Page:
Netegrity Inc. this week will unveil support for emerging security standards in its Web services transaction software, which lets corporations safeguard business-to-business communications using the nascent technology.
TransactionMinder 5.6, which authenticates the sender and authorizes the delivery of Web services messages between applications, has been upgraded with support for WS-Security, an emerging standard the Organization for the Advancement of Structured Information Standards is developing.
TransactionMinder’s support for WS-Security will help it ensure that a Web services application can verify who is sending it Simple Object Access Protocol (SOAP) messages and that it only accepts messages from other applications that are authorized to access its services. The software also audits all transactions.
Support for the standard means corporations can adopt TransactionMinder without regard for a business partner’s infrastructure as long as the business partner can produce and consume SOAP messages that adhere to the WS-Security specification.
WS-Security supports six forms of security tokens for authentication, and TransactionMinder 5.6 has incorporated three: user name and password, X.509 certificates and the Security Assertion Markup Language (SAML).
“WS-Security and SAML round out the basic identity and access management needs for secure communications,” says Jason Bloomberg, an analyst with ZapThink. “TransactionMinder will allow systems to securely communicate using Web services.”
TransactionMinder competes with products such as VeriSign Inc.’s Trust Gateway and with integrated capabilities from BEA Systems Inc., IBM Corp. and Microsoft Corp.
But Bloomberg says other protocols are needed for more sophisticated security, such as those for policy and federation that are in development under the WS-Security umbrella.
Security has been a major issue hampering corporate adoption of Web services. WS-Security is helping to answer those concerns. Furthermore, security must be combined with other Web services protocols such as those for reliable messaging and management to create a distributed computing model worthy of enterprise adoption.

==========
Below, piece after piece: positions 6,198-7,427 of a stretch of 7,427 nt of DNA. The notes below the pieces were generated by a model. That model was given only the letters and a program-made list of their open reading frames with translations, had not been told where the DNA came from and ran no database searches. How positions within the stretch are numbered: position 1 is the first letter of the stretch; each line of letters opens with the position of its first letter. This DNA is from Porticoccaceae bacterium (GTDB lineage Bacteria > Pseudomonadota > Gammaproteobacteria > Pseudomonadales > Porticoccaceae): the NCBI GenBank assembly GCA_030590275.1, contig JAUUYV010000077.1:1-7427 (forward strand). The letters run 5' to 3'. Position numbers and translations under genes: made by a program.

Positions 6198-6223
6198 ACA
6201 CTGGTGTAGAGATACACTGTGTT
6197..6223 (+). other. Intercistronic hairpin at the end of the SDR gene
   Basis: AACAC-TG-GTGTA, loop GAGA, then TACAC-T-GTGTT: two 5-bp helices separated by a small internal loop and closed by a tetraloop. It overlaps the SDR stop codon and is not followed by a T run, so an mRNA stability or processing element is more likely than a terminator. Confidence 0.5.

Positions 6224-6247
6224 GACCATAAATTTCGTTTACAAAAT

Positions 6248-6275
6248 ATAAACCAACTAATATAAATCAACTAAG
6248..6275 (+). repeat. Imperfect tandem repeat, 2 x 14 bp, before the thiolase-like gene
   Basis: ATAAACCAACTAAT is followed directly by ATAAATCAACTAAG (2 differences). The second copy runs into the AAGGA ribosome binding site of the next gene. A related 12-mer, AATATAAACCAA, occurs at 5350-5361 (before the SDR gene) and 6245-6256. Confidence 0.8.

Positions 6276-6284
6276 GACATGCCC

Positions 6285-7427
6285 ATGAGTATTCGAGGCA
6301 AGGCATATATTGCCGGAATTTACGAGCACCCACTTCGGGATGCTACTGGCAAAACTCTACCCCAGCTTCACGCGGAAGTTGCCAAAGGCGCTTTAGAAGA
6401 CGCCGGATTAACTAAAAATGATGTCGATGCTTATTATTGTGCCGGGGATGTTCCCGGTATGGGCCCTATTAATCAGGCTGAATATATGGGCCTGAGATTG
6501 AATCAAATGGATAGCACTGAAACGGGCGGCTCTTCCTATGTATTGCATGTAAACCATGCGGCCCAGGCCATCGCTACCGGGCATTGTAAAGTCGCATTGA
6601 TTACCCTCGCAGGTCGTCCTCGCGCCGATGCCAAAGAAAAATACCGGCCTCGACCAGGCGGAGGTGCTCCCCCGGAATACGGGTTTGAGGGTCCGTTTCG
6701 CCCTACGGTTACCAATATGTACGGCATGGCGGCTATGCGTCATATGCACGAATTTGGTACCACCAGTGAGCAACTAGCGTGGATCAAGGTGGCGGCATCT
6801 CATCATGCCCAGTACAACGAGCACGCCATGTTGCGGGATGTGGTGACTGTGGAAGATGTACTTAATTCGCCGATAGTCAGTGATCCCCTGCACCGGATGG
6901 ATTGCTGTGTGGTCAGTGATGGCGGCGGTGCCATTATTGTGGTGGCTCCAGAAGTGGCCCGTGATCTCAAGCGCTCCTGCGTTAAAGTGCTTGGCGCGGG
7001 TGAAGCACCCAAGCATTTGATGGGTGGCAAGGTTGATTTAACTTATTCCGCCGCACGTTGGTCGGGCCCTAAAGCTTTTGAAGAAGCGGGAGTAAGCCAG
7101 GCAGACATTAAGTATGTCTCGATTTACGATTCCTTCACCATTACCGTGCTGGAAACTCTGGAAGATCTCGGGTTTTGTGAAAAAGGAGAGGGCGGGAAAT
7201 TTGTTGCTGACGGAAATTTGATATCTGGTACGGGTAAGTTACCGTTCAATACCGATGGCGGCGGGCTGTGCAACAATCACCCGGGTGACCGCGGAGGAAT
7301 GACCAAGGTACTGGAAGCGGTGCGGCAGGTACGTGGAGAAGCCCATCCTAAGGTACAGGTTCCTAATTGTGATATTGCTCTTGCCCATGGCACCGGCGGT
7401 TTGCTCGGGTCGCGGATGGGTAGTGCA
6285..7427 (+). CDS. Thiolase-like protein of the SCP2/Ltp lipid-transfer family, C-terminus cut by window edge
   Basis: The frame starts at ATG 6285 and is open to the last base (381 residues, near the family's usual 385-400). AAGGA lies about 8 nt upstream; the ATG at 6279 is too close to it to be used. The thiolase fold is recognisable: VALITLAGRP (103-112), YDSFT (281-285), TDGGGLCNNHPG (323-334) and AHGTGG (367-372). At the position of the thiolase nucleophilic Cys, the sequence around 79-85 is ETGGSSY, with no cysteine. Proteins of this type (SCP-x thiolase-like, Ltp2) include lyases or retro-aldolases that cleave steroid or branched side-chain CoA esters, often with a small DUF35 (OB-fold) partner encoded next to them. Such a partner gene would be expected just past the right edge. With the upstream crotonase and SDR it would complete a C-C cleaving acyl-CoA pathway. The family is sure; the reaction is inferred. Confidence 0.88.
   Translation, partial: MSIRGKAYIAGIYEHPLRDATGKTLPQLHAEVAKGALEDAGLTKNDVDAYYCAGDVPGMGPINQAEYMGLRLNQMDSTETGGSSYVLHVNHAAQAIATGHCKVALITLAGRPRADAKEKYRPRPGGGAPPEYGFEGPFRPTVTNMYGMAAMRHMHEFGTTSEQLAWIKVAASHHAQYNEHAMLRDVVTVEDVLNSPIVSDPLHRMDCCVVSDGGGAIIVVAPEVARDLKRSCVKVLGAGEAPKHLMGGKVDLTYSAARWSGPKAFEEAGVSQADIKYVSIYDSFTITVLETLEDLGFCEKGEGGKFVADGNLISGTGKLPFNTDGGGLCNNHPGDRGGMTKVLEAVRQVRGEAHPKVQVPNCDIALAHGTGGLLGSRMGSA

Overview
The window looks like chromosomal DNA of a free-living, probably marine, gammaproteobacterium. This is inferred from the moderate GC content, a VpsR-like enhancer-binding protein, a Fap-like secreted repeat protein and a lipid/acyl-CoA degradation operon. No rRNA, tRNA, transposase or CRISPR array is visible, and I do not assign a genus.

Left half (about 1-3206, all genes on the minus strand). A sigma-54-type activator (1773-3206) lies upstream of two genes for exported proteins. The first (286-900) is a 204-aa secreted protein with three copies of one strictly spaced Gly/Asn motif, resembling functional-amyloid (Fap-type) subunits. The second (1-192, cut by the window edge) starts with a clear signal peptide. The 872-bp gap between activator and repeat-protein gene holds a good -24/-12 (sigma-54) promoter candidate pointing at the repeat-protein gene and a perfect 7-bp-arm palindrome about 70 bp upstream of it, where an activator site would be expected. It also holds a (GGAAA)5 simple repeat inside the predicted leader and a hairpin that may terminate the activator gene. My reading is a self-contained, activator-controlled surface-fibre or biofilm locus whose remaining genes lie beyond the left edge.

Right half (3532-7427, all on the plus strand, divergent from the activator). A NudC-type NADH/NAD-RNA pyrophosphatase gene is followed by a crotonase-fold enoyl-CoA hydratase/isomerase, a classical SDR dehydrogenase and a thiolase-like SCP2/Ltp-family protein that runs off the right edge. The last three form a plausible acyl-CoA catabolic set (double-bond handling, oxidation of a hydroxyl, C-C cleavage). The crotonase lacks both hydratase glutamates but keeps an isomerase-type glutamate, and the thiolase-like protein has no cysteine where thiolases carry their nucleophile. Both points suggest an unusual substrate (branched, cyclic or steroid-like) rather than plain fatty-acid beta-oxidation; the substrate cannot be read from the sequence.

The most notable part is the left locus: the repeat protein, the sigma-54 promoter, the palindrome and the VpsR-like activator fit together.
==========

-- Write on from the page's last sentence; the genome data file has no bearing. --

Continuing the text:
To that end, Netegrity also will release a reference architecture that shows how other vendors’ products can be integrated with TransactionMinder, such as Web services management software from Confluent Software Inc. and Digital Evolution Inc.
TransactionMinder consists of a policy server and an agent that runs on various Web servers, including support for Sun and open source Apache. Version 5.6 adds support for Microsoft’s .Net platform. The agent acts as the enforcement point, stripping the WS-Security information from SOAP messages and authenticating the sender against its policy server, which can run on Windows 2000 or Sun Solaris. Once the application sending the message is authenticated, it is then given authorization to access the Web service or some subset of its functionality. Conversely, TransactionMinder also can return SOAP messages secured using the WS-Security protocol.
“With Web services deployments you have to bind identity to the Web services to see who is using it and to track usage,” says Preteek Mishra, director of technology and architecture at Netegrity.
“TransactionMinder is the realization of that. You manage identity at the enterprise level and that is enforced at all the specific resources.”
TransactionMinder 5.6 is expected to ship Oct. 15. Pricing starts at US$150,000 for four CPUs.